Drug addicts' brain reward circuits often exhibit dulled responses, leading the addicts to seek more of the addictive substance to get their fix. Work in rats indicates that fatty foods may trigger similar responses.
Paul Johnson and Paul Kenny at the Scripps Research Institute-Scripps Florida in Jupiter fed rats a high-fat diet, including bacon and sausages, and measured their responsiveness to reward. Animals given prolonged access to the fatty foods needed more stimulation than normal rats to reach a certain reward threshold over time, and gained more weight. Even when the rats were conditioned to associate a light signal with an electric shock to the foot, those with extended access to the high-fat diet continued to eat despite seeing the light, indicating the onset of compulsive-eating behaviour.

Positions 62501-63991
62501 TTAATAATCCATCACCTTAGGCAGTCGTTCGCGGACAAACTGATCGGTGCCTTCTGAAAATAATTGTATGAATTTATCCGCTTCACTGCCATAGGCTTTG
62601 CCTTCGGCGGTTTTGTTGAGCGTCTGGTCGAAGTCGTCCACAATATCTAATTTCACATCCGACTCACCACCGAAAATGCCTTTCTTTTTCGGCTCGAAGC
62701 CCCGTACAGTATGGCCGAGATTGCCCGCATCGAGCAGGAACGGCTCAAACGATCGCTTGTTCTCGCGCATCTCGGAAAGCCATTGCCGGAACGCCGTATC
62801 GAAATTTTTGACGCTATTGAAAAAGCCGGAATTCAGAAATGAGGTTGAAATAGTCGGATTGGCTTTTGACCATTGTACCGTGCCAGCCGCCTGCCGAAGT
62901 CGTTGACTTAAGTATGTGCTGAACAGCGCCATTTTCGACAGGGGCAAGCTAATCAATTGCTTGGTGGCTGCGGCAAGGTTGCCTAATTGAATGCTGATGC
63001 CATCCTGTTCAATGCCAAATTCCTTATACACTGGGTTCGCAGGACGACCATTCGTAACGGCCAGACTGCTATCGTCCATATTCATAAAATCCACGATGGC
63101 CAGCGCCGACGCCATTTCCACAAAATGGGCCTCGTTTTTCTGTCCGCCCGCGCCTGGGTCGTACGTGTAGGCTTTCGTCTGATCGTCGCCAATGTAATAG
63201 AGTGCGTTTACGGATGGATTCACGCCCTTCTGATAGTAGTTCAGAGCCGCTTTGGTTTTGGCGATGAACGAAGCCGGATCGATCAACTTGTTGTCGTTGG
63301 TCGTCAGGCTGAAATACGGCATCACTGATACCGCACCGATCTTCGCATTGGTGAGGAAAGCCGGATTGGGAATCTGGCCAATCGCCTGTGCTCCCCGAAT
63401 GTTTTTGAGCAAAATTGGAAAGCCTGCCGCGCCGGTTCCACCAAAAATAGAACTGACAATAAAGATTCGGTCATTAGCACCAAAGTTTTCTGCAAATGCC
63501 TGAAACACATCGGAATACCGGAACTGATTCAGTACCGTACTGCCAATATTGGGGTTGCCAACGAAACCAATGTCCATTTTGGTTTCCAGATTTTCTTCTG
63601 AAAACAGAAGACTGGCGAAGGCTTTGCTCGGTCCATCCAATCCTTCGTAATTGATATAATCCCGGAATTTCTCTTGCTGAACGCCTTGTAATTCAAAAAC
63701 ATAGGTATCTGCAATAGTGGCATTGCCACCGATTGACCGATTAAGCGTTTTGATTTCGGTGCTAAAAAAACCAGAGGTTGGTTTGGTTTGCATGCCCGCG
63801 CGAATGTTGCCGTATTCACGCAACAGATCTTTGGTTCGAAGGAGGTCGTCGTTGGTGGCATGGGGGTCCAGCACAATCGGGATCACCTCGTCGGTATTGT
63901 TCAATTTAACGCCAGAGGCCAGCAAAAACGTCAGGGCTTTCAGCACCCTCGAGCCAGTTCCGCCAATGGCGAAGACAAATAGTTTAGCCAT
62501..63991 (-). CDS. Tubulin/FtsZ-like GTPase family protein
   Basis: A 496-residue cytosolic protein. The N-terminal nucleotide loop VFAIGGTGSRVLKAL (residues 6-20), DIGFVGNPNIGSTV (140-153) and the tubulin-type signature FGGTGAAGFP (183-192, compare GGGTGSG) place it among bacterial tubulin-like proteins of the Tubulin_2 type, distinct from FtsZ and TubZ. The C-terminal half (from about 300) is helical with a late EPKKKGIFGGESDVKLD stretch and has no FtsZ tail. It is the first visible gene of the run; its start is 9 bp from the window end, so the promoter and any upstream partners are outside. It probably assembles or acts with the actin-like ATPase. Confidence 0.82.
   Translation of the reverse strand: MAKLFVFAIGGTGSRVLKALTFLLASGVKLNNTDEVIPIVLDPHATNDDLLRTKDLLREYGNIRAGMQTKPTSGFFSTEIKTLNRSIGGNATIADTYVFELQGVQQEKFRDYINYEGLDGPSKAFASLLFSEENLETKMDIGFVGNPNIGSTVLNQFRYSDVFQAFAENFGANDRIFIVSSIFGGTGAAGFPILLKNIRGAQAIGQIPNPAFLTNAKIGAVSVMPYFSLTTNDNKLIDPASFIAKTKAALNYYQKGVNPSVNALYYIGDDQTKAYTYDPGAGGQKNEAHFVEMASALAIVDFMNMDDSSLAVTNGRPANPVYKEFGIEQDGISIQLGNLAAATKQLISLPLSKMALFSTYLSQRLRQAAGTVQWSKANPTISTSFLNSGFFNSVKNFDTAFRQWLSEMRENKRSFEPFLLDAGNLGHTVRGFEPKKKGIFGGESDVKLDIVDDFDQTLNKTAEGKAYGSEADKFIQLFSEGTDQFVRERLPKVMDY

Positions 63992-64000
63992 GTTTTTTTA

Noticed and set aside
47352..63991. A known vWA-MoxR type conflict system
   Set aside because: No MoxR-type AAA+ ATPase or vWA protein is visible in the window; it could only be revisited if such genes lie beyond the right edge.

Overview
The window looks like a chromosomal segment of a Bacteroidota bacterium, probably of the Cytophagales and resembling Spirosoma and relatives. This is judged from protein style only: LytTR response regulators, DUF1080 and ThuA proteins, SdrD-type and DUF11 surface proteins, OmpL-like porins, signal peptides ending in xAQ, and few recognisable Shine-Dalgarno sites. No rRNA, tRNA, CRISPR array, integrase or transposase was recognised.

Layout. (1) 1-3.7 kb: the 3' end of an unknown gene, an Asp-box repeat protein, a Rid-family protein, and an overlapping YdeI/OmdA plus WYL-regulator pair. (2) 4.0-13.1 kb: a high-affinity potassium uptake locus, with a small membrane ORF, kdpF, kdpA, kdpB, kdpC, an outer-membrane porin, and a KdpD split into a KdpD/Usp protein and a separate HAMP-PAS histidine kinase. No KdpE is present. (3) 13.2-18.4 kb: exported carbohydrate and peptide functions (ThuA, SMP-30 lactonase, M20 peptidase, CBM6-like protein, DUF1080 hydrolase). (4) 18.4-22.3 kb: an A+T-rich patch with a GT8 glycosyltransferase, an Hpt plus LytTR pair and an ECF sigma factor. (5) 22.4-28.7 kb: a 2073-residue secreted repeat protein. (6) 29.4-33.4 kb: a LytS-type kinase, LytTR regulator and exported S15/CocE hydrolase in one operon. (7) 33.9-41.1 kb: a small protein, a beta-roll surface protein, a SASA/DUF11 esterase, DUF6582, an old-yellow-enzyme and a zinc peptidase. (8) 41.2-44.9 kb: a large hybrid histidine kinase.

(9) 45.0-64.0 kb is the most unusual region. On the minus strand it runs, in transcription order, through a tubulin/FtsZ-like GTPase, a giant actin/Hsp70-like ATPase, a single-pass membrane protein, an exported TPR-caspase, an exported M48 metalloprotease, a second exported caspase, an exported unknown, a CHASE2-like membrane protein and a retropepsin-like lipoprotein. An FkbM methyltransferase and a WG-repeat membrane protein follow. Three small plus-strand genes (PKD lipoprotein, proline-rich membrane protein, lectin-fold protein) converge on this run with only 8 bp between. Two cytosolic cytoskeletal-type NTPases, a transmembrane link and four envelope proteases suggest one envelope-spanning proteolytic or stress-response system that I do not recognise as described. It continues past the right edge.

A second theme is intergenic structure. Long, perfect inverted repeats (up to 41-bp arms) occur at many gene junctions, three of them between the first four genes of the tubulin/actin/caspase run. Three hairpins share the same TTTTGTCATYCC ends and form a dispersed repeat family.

When the researchers blocked the expression of a dopamine receptor that is downregulated in human drug addicts, rats consuming the rich diet became compulsive eaters more rapidly.
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Addiction: Junk-food junkies. Nature 464, 652 (2010). https://doi.org/10.1038/464652c